The end of school, the choice of perfecting English in Malta, the rediscovered joy of traveling in Europe and, above all, getting to know 60 other peers from all over Italy: live and without video calls to act as a barrier. “It was all a return to normality but then, less than 24 hours after returning to Italy, the cold shower of being forced to live a quarantine within four walls of a hotel, albeit a four-star hotel, far from the family arrived,” explains high school student Daniele, sixteen years old from Molfetta, in the Bari area. «I felt like I was on a roller coaster of emotions – he says on the phone – because the holiday was over and we had to return on July 7th. Who did not have the green pass like me, the 6 made a swab. Unfortunately, 21 have tested positive for the coronavirus and the Maltese authorities have transferred us to this hotel in St Julian where we will remain isolated until at least 22 July ».
«Once here, I was placed in a room with Samuele, 17, from Turin, whom I had met on the desks of the English school. This has heartened me a bit because many others are in single rooms. I didn’t want to call home because I know my mom would be scared but the agency that organized the study holiday contacted them. Shortly after entering the room, I got your call. I reassured them because I am an optimist and have already passed two quarantines. Of course, at home with my parents everything was different: I had my games, books and parental affection. Here, honestly, there is nothing to do and our days are monotonous. The room, if you were on vacation, wouldn’t even be bad: there are two desks, comfortable beds and overlooks the sea. We, however, were used to partying all together all day. Nothing forbidden, of course, but put yourself in our shoes. We are teenagers forced to be alone for months by the pandemic.
The rites of the morning
“To keep my nerve, I chose to keep my pre-isolation rites. I wake up at 6.30 and prepare my coffee, being careful not to disturb Samuele who gets up later. So, I go out on the balcony, I scan the sea and dream of diving. Then I take a look at the messages received, the social networks, the newspapers until I hear a knock for breakfast. They leave it in front of the door and we can only take it after a few minutes: contact with the staff must be avoided. When we finish, with my companion in misfortune we start video-calling others to find out how they are. Some are down in the dumps and I try to make them laugh ».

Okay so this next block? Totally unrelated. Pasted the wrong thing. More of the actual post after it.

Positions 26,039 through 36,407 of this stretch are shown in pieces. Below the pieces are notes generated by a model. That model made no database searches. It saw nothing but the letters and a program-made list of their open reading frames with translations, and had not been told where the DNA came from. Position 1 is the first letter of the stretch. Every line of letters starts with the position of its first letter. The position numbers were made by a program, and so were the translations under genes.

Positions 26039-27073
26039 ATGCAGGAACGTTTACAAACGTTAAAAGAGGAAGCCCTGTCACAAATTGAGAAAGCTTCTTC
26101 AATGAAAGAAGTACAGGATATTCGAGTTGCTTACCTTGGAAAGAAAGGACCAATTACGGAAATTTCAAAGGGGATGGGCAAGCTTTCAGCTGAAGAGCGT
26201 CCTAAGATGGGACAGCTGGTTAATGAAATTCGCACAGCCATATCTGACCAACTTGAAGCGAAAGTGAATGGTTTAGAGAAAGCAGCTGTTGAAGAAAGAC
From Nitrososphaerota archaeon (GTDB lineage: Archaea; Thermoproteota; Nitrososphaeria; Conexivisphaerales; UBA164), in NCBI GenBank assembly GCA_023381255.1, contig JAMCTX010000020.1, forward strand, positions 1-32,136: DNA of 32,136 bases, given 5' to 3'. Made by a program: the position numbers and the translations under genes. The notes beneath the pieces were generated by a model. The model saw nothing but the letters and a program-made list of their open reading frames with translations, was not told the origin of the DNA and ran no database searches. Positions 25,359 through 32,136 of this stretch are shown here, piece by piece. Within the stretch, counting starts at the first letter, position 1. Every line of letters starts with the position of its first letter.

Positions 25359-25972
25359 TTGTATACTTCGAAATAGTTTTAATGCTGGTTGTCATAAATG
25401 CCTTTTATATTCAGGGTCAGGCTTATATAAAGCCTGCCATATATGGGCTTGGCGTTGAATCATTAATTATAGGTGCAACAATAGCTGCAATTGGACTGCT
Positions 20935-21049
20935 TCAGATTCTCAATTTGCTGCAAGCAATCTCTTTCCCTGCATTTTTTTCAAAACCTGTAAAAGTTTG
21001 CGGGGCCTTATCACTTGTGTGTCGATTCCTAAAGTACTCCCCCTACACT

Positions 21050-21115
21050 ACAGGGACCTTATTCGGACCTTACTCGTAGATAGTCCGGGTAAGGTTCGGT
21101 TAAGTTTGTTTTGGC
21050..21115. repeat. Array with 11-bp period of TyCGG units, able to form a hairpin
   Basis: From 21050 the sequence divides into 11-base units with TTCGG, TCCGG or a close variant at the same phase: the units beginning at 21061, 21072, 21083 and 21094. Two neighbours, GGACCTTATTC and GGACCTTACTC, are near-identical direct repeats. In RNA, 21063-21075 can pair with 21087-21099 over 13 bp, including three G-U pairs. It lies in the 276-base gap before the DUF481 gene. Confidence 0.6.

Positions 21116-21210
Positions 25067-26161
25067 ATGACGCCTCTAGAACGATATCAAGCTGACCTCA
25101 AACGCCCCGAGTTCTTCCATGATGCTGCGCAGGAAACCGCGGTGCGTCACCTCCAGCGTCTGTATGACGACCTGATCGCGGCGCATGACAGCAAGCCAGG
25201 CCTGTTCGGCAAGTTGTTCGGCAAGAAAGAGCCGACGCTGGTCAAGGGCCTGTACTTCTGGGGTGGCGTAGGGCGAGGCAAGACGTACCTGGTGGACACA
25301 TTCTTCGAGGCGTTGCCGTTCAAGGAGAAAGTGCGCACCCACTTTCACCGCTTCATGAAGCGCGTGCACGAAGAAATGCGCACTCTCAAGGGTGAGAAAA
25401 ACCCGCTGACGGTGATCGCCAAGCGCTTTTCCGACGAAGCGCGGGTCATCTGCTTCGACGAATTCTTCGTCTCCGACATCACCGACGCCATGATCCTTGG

Lunch and cleaning
“Then comes lunch which, like dinner, we cannot choose. But I’m not complaining about the quality. In the end I prepare the coffee because Samuele’s is a ciofeca and we joke about it. The afternoon is long to deal with. We clean the room ourselves because the employees cannot enter. We have divided the tasks, depending on what each one does best. We cannot use the external laundry but they explained the procedure for washing our clothes and changing the sheets. I don’t give up and see the glass half full: I had never done it before and it will be an experience that will serve me. At 5 pm I train: push-ups, squats and abs. I invent different circuits every day so as not to get bored. I continue until I’m so tired that I only have the strength to throw myself in the shower and rest ».
Movies, music and rest
«When the evening comes, homesickness and anger assail me: it is not fair for those who have the green pass having to be isolated without a positive swab. For this I thank you journalists for raising our case: it is not fair. Sure the embassy, the agency and our parents are doing all they can but, in the end, we are here within four walls. When I think too much, I take my smartphone and get distracted by watching movies, TV series or listening to music. However, everything seems the same to me and I asked my parents to send me some books including The alchemist by Paulo Coelho because I had never found time to read it. What better occasion than this sort of detention?».